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Spiritual Science as a Foundation for Social Forms

(CW 199)

Rudolf Steiner
Foreword by Carlo Pietzner
Translated by Maria St. Goar
July 1986
More details
  • Publisher
  • Published
    1st July 1986
  • ISBN 9780880101523
  • Pages 324 pp.
  • Size 5.5" x 8.5"


Since the end of the nineteenth century the spiritual evolution of humanity has led toward a more mobile living thinking in which the abstract and fixed relation of consciousness to language is dissolved. Language becomes more gesture-like in character as consciousness is filled with color and image.

When this fact of spiritual evolution is negated in the school system, in the forms of government and in economic relations, it leads to an unconscious frustration, a frustration which explodes in acts of violence and war.

Healing will come to social life when the inner mobility of soul acquired through the science of the spirit is allowed to mold new social forms. The reader will find a stimulation to inner activity and a wealth of insight into social life in this important volume by Rudolf Steiner.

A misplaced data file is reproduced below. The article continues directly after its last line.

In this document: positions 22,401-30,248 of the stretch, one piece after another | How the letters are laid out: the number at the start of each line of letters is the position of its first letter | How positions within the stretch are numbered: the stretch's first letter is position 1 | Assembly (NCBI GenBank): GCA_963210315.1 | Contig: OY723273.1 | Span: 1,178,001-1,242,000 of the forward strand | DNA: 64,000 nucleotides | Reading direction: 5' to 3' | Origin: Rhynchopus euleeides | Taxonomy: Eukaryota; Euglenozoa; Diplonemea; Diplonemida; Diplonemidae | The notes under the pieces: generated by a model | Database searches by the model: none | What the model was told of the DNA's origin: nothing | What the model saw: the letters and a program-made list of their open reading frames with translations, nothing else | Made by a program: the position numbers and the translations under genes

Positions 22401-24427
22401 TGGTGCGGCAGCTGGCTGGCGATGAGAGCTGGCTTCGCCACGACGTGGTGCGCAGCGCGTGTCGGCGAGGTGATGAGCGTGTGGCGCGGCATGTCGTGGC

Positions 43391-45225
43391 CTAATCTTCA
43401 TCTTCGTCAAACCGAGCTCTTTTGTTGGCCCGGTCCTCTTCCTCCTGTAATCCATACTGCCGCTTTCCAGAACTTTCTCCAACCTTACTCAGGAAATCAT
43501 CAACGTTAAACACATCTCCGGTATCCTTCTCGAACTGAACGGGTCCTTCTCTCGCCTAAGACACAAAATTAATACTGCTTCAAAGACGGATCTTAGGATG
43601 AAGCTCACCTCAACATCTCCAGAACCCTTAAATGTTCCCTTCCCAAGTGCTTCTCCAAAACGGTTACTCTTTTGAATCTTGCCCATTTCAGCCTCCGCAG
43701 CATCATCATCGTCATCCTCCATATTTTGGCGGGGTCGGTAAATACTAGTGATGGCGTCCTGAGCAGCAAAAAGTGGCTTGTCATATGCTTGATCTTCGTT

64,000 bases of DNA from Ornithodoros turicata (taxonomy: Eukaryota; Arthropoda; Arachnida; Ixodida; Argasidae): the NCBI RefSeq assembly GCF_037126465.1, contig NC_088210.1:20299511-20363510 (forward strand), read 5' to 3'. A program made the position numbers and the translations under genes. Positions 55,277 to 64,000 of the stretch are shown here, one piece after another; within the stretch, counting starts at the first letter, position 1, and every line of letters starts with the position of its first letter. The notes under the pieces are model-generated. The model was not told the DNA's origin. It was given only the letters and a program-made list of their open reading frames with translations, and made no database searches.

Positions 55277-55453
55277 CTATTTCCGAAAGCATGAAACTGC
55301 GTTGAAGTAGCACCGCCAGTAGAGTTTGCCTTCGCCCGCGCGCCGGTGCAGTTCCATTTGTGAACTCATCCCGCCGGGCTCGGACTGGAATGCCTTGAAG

Rudolf Steiner

Rudolf Steiner (1861–1925) was born in the small village of Kraljevec, Austro-Hungarian Empire (now in Croatia), where he grew up. As a young man, he lived in Weimar and Berlin, where he became a well-published scientific, literary, and philosophical scholar, known especially for his work with Goethe’s scientific writings. At the beginning of the twentieth century, he began to develop his early philosophical principles into an approach to systematic research into psychological and spiritual phenomena. Formally beginning his spiritual teaching career under the auspices of the Theosophical Society, Steiner came to use the term Anthroposophy (and spiritual science) for his philosophy, spiritual research, and findings. The influence of Steiner’s multifaceted genius has led to innovative and holistic approaches in medicine, various therapies, philosophy, religious renewal, Waldorf education, education for special needs, threefold economics, biodynamic agriculture, Goethean science, architecture, and the arts of drama, speech, and eurythmy. In 1924, Rudolf Steiner founded the General Anthroposophical Society, which today has branches throughout the world. He died in Dornach, Switzerland.